Young and married

- in Feature

Millennials have acquired the reputation of killing marriage. So why do some still choose to marry young?

”Before getting married, I need to land a job in the city first. Then my hubby and I need to find an apartment together and have the time to move in properly. When all of that is done, we need to adjust to living together and maybe do that for two years. Then he can pop the question.”

When I ask my post-quarter-life-crises friends about marriage, this is usually the answer I get. It’s of no surprise, if you google Millennials and Marriage, you won’t find a positive correlation. They have acquired the reputation of not only being the most hated generation but also of killing marriage. According to SCB, the number of marriages in Sweden has shrunk by 10 percent over 10 years. Millennials (born between 1981-96) are marrying at an average age of 34 compared to the silent generation (born between 1925-45), who got married at 23.

What explains this trend? Thankfully, Nina Gren, a senior lecturer in Social Anthropology at Lund University, could answer my question. ”To begin with, one must look at the change of cohabiting laws in Sweden.” The now 17-year-old law, called the Cohabitation Law, entails that two partners that move in together share equally the property and the goods of their joint household. Couples must sign a cohabitation agreement in advance if they wish to organize their partnership differently than the law. ”Thanks to the Cohabitation Law, the more vulnerable partner in the relationship can still be protected without having to get married.”

Dr. Gren continues to explain that new methods of reproduction, freezing eggs, or buying sperm, have correspondingly challenged the traditional nuclear family model. ”The stigma around less traditional ways of building a family is not as significant today as it used to be.”

”So why do we marry later?” I asked Dr. Gren. She answered that in Sweden today, we are allowed to be ”young” a lot longer than previous generations. ”Some of my university students don’t even consider themselves to be adults.” Dr. Gren explained that Swedish youths today don’t have the same pressure or incentives to grow up quickly and can afford to take their time to mature into adulthood. Marriage is considered by society an adult commitment, an emotional and economical investment for the long term. Millennials don’t take that lightly and don’t want to jump into it while still feeling young and inexperienced.

However, as with any trend, there are outliers. According to SCB, in 2018, 5400 people between the age of 20-24 got married in Sweden and 52 of them in Lund. Today, why would anyone get married young? No one better to ask than Sandra Garcia Sanz, a 25-year-old customer service employee who’s already been married for two years.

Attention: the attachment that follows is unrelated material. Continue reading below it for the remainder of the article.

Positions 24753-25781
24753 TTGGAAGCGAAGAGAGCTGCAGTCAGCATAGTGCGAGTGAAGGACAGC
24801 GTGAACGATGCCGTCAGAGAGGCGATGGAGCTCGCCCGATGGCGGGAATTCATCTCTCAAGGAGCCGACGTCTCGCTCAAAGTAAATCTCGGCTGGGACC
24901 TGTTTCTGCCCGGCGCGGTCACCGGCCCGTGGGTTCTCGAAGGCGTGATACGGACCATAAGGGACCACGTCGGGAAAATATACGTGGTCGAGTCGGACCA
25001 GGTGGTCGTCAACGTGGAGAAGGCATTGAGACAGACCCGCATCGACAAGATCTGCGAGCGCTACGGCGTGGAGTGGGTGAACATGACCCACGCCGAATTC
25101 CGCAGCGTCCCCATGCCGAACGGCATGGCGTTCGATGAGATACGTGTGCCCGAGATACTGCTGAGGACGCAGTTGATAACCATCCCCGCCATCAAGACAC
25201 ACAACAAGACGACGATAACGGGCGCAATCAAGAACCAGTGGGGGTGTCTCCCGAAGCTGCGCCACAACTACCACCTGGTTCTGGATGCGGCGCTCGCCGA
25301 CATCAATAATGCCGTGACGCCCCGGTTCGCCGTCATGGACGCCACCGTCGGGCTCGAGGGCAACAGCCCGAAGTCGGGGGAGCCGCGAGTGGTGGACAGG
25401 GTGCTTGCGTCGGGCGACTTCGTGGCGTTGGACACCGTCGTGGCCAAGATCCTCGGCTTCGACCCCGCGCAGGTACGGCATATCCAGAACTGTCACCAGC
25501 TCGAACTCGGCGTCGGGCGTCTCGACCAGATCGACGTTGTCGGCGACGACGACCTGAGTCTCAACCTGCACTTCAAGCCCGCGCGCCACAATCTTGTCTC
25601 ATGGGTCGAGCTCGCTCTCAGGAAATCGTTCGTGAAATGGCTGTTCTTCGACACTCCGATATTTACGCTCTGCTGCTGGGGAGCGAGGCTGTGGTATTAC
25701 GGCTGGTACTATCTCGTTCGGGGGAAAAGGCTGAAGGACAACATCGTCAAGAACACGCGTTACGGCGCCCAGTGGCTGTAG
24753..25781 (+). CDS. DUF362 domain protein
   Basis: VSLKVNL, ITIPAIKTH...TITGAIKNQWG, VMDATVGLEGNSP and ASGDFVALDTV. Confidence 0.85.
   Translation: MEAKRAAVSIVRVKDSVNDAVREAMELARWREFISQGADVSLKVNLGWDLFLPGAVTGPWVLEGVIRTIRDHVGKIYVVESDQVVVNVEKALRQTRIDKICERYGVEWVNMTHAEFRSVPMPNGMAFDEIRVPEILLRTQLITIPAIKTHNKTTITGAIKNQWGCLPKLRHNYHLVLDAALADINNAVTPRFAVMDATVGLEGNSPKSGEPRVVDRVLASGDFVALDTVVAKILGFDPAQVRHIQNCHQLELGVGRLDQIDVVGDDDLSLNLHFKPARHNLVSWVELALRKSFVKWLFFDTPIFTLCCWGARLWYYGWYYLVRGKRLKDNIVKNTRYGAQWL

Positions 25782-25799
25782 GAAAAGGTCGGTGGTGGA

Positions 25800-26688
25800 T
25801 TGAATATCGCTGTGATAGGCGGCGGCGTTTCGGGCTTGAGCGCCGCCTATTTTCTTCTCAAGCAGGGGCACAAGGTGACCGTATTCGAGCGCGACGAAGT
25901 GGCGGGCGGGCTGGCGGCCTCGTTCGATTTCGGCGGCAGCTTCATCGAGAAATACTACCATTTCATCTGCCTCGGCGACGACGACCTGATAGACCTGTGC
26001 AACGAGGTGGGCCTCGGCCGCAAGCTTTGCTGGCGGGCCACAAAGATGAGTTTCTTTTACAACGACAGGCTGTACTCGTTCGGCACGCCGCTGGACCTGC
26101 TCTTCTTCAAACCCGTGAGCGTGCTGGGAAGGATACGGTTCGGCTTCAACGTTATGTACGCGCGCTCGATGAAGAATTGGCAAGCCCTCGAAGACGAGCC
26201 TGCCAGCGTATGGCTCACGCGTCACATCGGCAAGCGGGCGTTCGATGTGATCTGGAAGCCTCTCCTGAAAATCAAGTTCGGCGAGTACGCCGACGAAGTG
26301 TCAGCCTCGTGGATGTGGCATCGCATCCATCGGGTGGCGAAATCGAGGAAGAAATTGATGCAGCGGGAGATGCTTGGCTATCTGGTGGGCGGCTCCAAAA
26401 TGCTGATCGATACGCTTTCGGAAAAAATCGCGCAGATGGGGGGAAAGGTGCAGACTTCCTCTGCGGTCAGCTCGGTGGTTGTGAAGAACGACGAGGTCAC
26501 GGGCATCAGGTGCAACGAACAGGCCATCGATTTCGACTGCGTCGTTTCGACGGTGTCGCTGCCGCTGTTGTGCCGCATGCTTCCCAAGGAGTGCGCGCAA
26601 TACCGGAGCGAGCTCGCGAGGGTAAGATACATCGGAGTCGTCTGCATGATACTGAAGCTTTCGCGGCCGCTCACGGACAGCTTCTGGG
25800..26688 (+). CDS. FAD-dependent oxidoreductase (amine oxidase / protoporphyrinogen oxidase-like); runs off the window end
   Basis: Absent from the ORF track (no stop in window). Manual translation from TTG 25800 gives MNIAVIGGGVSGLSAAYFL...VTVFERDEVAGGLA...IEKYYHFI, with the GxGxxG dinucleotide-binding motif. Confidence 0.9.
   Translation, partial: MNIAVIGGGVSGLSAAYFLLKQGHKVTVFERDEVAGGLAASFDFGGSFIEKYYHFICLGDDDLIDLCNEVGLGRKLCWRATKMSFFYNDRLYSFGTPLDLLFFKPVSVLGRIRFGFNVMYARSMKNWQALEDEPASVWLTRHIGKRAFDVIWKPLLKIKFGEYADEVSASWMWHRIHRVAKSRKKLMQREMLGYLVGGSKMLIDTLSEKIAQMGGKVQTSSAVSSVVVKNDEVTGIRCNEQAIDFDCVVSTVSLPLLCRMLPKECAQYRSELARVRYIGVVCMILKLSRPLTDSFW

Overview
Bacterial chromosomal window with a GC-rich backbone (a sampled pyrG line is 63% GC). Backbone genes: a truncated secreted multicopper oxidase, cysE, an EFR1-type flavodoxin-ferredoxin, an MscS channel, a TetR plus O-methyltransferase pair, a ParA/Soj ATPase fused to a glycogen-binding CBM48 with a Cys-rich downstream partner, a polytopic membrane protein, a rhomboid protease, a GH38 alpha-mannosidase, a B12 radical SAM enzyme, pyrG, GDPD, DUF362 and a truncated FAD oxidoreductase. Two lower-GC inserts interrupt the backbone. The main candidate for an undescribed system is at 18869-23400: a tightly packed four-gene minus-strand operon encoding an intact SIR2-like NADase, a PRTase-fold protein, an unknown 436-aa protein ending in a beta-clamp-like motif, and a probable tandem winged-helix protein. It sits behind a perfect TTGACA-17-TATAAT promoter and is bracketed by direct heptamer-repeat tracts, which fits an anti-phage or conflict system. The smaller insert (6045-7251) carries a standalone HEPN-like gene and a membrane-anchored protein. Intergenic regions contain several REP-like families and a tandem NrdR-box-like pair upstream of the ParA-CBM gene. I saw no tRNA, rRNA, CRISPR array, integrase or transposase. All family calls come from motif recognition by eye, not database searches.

Illustration: Jesper Ericsson

Sandra Garcia Sanz was born in Spain, but at seven years old, she moved to Sweden. At her last high school year in Stockholm, she met Hampus Kalén, and they got together when he was 17, and she was 18. While they were studying for their bachelor’s, they were doing long distance for three years. After her bachelor thesis, Sandra moved in together with Hampus in Lund, and she started working while he finished his master’s studies. One night when the couple was supposed to go on a date, Hampus, through a thought-out plot, managed to lure Sandra the whole way home and waited for her there, standing on one knee.

”I was profoundly surprised, but it was a clear yes for me”, Sandra Garcia Sanz told me. Afterward, she directly called her closest friends and family. They all asked the same things; ”Wow this early, are you sure about this? You are still so young, where is the rush?” And ”Are you pregnant?”.

However, Sandra explained to me that even though they all asked these questions, they were supportive and happy for them. I asked Sandra what she thought about marrying this young. She explained that it had been clear from the start for both that they would end up together. They had already been together for five years and lived together for two, so she doesn’t understand what would make any difference to get married now or five years later. ”People that are 30 and marry someone they’ve only known for one year don’t get that question”.

When asked why she believes not more people marry young, Sandra answered that marriage is based on compromise, and that scares young people, especially those in their twenties. According to her, in very individualistic cultures, like Sweden, the idea of being tied to someone during one’s youth probably makes marriage look less attractive. “So, when should one get married?” I asked Sandra. She answered that if you’ve known your partner for long and have lived with them, there is no right age. It should just feel right, and when you know, you know. Sandra ended by saying that marrying young doesn’t need to mean that you care about marriage less, it just means that you’re ready to commit earlier than the norm.

Although cohabitation is a valid alternative for marriage today, Dr. Gren argues that marriage will never lose its status entirely. Marriage signals a commitment that one is entering a new stage in one’s life. It also informs one’s close-knit community that one has chosen a partner to do it with. Plus, some might even consider it romantic.

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